The judge said: “In our country, the Himalayas, Goverdhan and Tirupathi hills, rivers and land [Boomatha] are all worshipped. Do you mean to say that the land can’t be touched, dams can’t be constructed across rivers and hills can’t be touched for stones?”

Special sanctity

Answering this question, Mr. Parasaran said: “This is a matter of established customs and faith. An idol, object, place, river or city may be held sacred. Sethu and Ganga are considered the most sacred places in the country. Special sanctity is attached to the whole area of Sethu and we offer worship in four places — Dhanuskodi, Rameswaram, Tirupulani and Devipatnam — all connected with Lord Rama. You can’t defile a place which is considered holy. If you cut across Sethu, you are defiling that place. Even if one millimetre of Ramar Sethu is removed, it will amount to defiling the sacred place.”

He quoted extensively from various documents, texts and puranas which had a reference to Ramar Sethu as a place of worship, and said a duty was cast on the government to protect it.

When Mr. Parasaran was explaining the role assigned to each community in society, Justice Raveendran jocularly asked, “Are you arguing the reservation case or this case?”

Referring to the arguments of Mr. Sorabjee, who is appearing for S. Kalyanaraman, Mr. Parasaran said: “Before taking up this case, Mr. Sorabjee had read three volumes of Valmiki Ramayanam and the Ramayana written by C. Rajagopalachari.” Justice Raveendran retorted: “Do you expect judges also to become experts by reading these volumes.”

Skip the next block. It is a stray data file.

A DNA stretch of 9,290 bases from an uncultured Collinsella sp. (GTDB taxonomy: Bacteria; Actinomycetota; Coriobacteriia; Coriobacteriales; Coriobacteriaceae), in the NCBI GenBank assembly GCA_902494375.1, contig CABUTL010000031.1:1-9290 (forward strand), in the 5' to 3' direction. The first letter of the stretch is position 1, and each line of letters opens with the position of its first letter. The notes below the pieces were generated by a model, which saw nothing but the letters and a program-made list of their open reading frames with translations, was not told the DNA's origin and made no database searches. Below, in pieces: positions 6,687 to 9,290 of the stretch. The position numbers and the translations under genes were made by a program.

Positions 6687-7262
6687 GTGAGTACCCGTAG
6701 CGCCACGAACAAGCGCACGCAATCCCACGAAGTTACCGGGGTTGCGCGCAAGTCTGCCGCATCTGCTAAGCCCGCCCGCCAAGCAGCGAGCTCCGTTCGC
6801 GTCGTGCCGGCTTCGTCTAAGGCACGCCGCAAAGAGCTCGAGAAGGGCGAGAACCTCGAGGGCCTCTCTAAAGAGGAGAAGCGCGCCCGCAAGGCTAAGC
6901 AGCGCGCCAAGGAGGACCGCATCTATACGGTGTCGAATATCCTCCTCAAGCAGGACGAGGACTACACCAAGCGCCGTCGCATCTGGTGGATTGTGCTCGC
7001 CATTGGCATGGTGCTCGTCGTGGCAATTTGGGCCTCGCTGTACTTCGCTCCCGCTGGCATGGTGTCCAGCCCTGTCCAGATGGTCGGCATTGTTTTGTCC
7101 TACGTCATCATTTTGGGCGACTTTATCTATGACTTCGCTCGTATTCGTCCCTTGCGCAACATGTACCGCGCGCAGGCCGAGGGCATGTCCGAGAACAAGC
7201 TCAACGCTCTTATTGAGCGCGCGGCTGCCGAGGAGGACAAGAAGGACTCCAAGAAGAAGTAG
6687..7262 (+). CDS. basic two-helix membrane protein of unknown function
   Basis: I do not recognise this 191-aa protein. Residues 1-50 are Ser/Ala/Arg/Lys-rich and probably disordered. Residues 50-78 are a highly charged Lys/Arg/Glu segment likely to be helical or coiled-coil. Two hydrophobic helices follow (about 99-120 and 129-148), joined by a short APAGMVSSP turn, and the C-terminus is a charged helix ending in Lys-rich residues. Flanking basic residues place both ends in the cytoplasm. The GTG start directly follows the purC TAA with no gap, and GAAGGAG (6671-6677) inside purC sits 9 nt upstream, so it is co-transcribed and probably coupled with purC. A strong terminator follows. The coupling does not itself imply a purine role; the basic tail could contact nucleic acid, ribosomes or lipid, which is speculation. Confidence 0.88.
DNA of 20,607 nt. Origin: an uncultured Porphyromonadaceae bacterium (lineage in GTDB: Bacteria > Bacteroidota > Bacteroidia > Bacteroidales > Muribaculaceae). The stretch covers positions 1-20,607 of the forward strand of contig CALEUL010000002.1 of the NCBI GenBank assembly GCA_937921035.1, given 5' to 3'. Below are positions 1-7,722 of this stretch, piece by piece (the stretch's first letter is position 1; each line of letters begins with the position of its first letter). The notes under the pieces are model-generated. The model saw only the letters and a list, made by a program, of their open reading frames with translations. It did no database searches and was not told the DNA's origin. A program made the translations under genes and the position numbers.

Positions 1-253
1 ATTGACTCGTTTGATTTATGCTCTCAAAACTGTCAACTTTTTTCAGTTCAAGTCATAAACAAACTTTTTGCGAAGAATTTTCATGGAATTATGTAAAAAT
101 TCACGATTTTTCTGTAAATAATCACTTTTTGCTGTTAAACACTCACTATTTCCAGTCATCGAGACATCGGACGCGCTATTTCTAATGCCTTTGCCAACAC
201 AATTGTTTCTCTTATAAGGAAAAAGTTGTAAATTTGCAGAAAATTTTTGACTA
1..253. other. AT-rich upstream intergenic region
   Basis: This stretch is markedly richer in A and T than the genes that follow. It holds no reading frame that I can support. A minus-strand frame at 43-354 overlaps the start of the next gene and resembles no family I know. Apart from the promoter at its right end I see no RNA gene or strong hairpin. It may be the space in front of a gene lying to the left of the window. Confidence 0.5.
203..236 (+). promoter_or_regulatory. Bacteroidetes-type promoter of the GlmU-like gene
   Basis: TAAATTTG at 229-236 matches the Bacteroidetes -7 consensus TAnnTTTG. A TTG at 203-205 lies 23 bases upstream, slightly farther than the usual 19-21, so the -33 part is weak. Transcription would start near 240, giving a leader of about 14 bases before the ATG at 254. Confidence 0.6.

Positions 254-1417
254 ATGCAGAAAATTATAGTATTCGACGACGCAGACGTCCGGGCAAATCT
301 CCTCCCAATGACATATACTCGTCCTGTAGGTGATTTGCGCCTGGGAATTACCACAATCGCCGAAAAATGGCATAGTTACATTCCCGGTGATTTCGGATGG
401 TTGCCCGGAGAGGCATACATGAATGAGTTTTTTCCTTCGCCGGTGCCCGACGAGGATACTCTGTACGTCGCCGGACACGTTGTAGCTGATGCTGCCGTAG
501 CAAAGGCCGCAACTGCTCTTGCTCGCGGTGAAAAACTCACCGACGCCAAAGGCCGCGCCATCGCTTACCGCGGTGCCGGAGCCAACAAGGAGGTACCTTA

Public interest

Mr. Parasaran said “the present case involves two aspects of the public interest, viz. claim of right to religious belief, faith and worship, on the one hand, and the claim of economic and commercial development in the matter of providing convenient passage for ships [on the other]. Every attempt should be made to accommodate both aspects of the public interest. But there is complete abdication of responsibility and non-application of mind by the government.”

On August 31 last, the court, acting on Janata Party president Subramanian Swamy’s application, passed an interim order restraining the Centre from causing any damage to Ramar Sethu in carrying out the project. Among the other petitioners are AIADMK general secretary Jayalalithaa and the Dandi Swami, Sri Vidyananada Bharati.

http://www.hindu.com/2008/05/07/stories/2008050760601700.htm



It is the belief of the country that matters: Soli Sorabjee

Legal Correspondent (The Hindu, 7 May 2008)

New Delhi: A religious belief which is genuinely and conscientiously held over a long period by a substantial number of followers of a particular religion becomes an integral part of that religion and is entitled to protection under Article 25 of the Constitution (right to freedom of religion), senior counsel Soli Sorabjee argued in the Supreme Court on Tuesday.